January and February are great months for celebrating the history and culture of African Americans. Since 1986, most Americans have observed Martin Luther King, Jr. Day—a federal holiday that marks the birthday of the celebrated civil rights leader—on the third Monday of January each year. Additionally, February is officially Black History Month. So, what better way to commemorate a rich heritage than going to Atlanta, often called the “Black Mecca” of the U.S. This capital city is the largest in the state of Georgia and has been a major African American political and cultural center for decades. It has also served as a prime organizing spot for the Civil Rights Movement. Moreover, with hotels in downtown Atlanta, as well as the newly opened Atlanta Streetcar, you will have no problems visiting the following landmarks:
Atlanta History Center
Founded in 1926 and occupying more than 30 acres of land, the Atlanta History Center functions as a museum that emphasizes Atlanta’s role in United States history. It currently has 12 exhibits, one of which is entitled “Voices Across the Color Line: The Atlanta Student Movement.” Putting together documents, pictures, videos, and oral history interviews with Atlanta student leaders, “Voices Across the Color Line” presents a city that was very much a part of the turbulent Civil Rights Movement of the ‘60s.
National Center for Civil and Human Rights
On June 23, 2014, a new museum with a more refined focus on the Civil Rights Movement opened in downtown Atlanta, with the help of two of the era’s prominent activists: House Representative John Lewis and former mayor Andrew Young. Juanita Abernathy, the widow of Ralph David Abernathy—one of Dr. King’s associates during his lifetime—was also a contributor. Located next to other points of interest like the Georgia Aquarium and the World of Coca-Cola, the National Center for Civil and Human Rights presents exhibits that not only showcase the achievements of the Civil Rights Movement in the U.S., but also that of human rights movements all over the world. “Voice to the Voiceless: The Morehouse College Martin Luther King, Jr. Collection” is an amalgamation of King’s letters and papers, and “Rolls Down Like Water: The American Civil Rights Movement” is an interactive gallery consisting of chronological sections that start with the Jim Crow era.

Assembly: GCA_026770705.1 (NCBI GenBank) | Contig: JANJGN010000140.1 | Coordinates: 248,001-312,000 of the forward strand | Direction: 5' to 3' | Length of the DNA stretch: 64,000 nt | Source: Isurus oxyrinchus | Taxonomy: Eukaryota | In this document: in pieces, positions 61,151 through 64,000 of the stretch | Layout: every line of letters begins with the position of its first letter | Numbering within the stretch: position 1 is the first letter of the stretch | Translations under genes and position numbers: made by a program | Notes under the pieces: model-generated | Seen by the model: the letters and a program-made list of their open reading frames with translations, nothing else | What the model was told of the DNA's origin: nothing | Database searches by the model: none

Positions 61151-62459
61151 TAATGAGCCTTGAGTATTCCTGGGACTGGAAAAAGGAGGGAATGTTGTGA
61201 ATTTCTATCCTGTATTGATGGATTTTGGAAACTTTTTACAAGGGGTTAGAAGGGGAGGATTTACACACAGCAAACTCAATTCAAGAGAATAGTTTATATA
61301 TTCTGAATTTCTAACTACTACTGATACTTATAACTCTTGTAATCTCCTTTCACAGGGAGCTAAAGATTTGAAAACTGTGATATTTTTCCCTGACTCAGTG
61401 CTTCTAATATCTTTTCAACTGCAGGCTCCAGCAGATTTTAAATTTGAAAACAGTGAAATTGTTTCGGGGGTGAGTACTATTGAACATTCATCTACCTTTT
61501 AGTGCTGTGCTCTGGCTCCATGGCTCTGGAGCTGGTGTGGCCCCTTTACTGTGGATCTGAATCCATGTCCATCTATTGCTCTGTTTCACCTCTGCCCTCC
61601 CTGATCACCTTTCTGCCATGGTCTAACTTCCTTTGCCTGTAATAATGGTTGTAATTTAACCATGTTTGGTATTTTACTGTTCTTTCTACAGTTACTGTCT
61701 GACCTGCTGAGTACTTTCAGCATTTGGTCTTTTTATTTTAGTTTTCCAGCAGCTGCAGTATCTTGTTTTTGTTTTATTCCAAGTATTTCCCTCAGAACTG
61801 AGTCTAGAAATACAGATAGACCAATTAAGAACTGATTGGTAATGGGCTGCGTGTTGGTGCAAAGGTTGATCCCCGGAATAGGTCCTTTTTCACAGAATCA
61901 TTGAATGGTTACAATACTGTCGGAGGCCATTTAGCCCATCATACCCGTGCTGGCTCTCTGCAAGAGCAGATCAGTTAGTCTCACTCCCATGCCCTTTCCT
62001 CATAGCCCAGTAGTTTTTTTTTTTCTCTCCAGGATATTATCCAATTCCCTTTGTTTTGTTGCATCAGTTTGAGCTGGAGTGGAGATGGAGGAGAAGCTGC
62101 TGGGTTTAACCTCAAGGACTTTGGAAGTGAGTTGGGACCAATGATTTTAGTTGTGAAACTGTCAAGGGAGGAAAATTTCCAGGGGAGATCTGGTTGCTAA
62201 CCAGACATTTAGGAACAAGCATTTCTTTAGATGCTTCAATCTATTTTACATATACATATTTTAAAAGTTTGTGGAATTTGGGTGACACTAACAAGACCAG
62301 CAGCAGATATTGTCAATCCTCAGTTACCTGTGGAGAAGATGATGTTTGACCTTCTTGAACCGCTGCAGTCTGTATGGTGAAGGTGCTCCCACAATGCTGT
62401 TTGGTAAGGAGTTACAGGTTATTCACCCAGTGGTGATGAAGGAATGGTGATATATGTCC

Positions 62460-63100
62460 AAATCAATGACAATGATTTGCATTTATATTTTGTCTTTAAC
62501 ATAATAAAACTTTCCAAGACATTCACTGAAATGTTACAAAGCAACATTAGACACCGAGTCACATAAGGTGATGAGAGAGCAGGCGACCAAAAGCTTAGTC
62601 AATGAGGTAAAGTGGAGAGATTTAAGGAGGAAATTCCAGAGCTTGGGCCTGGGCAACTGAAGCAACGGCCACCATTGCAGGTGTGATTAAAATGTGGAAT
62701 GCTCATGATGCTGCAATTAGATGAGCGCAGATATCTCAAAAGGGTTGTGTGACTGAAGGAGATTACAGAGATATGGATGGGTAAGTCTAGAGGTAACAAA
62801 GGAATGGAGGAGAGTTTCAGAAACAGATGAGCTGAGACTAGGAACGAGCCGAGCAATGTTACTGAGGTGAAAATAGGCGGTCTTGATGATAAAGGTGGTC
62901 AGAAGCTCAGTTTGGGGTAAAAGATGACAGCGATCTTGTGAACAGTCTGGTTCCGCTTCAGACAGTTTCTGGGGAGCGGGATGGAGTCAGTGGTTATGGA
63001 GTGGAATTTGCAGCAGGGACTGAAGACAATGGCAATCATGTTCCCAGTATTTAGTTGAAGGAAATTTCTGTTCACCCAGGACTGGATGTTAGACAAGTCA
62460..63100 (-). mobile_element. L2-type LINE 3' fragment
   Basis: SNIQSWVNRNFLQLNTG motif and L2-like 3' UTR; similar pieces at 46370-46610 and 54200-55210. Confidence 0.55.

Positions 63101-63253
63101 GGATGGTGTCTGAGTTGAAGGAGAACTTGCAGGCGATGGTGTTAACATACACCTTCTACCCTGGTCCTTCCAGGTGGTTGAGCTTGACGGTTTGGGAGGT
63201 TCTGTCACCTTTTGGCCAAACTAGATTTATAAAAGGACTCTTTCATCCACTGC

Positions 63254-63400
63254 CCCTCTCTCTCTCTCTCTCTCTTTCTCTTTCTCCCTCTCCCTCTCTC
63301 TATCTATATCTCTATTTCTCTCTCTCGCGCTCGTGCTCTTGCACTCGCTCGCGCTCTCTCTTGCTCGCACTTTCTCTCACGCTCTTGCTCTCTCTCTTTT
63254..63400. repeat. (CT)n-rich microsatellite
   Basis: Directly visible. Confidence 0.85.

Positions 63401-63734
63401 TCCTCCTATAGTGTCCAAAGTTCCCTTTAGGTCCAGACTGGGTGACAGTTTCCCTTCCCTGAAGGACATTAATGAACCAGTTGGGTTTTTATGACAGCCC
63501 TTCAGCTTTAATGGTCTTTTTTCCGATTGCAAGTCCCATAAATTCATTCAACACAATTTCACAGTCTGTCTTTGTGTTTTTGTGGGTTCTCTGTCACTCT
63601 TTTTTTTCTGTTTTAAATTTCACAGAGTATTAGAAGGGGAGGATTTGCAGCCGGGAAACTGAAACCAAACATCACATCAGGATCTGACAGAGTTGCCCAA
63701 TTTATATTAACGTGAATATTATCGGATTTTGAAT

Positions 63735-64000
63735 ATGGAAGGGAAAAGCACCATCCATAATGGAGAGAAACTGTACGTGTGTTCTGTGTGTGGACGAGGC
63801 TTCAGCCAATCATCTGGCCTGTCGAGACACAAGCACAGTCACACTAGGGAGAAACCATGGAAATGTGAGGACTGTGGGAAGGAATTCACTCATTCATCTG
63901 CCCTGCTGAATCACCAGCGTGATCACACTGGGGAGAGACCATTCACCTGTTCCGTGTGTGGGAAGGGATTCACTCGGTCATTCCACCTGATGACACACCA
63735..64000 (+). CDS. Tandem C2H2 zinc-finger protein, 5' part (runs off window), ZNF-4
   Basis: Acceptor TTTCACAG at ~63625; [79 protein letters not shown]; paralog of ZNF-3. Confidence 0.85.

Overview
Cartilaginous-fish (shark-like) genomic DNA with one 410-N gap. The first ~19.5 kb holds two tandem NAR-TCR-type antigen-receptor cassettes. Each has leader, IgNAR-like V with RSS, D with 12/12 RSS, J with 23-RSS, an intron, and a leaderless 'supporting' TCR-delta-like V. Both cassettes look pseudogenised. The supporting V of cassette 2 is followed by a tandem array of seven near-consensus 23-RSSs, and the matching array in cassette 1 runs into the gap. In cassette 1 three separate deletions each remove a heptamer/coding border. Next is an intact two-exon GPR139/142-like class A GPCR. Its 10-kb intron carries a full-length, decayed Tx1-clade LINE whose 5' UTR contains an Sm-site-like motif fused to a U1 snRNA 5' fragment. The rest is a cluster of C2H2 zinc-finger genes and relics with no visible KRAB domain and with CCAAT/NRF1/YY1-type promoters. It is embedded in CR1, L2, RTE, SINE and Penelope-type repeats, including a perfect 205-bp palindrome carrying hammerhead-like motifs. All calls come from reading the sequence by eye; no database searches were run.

Martin Luther King, Jr. Historic Site
What’s unique about the Martin Luther King, Jr. Historic Site—which was founded in 1980—is its more personal tone. Here you get to see Dr. King’s Birth Home; the preserved home where the civil rights leader grew up. You also get to see the original Ebenezer Baptist Church building, where Dr. King and his father, Martin Luther King, Sr., pastored. The site also serves as the final resting place of King and his wife Coretta Scott, who started the Martin Luther King Jr. Center for Nonviolent Social Change—better known as the King Center—soon after his assassination in 1968. Also, be sure to make a stop along the International Civil Rights Walk of Fame, a pathway with footsteps marked in granite and bronze that serves as a tribute to participants in the Civil Rights Movement.
Each year, thousands of travelers and locals alike congregate to the city of Atlanta to celebrate the city’s rich history, heritage and roots in the Civil Rights Movement. Come be a part of this important celebration of American History with a stay at the Ellis Hotel. Located in the heart of historic downtown Atlanta, the Ellis Hotel places you merely moments from the top historic sites and other attractions during your stay. From the minute you step out the front door, you can quickly board Atlanta’s Streetcar and be transported to the MLK, Jr. Historic Site, the National Center for Civil and Human Rights, and many more of the city’s top attractions. For comfort, convenience and so much more, book your Atlanta accommodations at the Ellis Hotel today!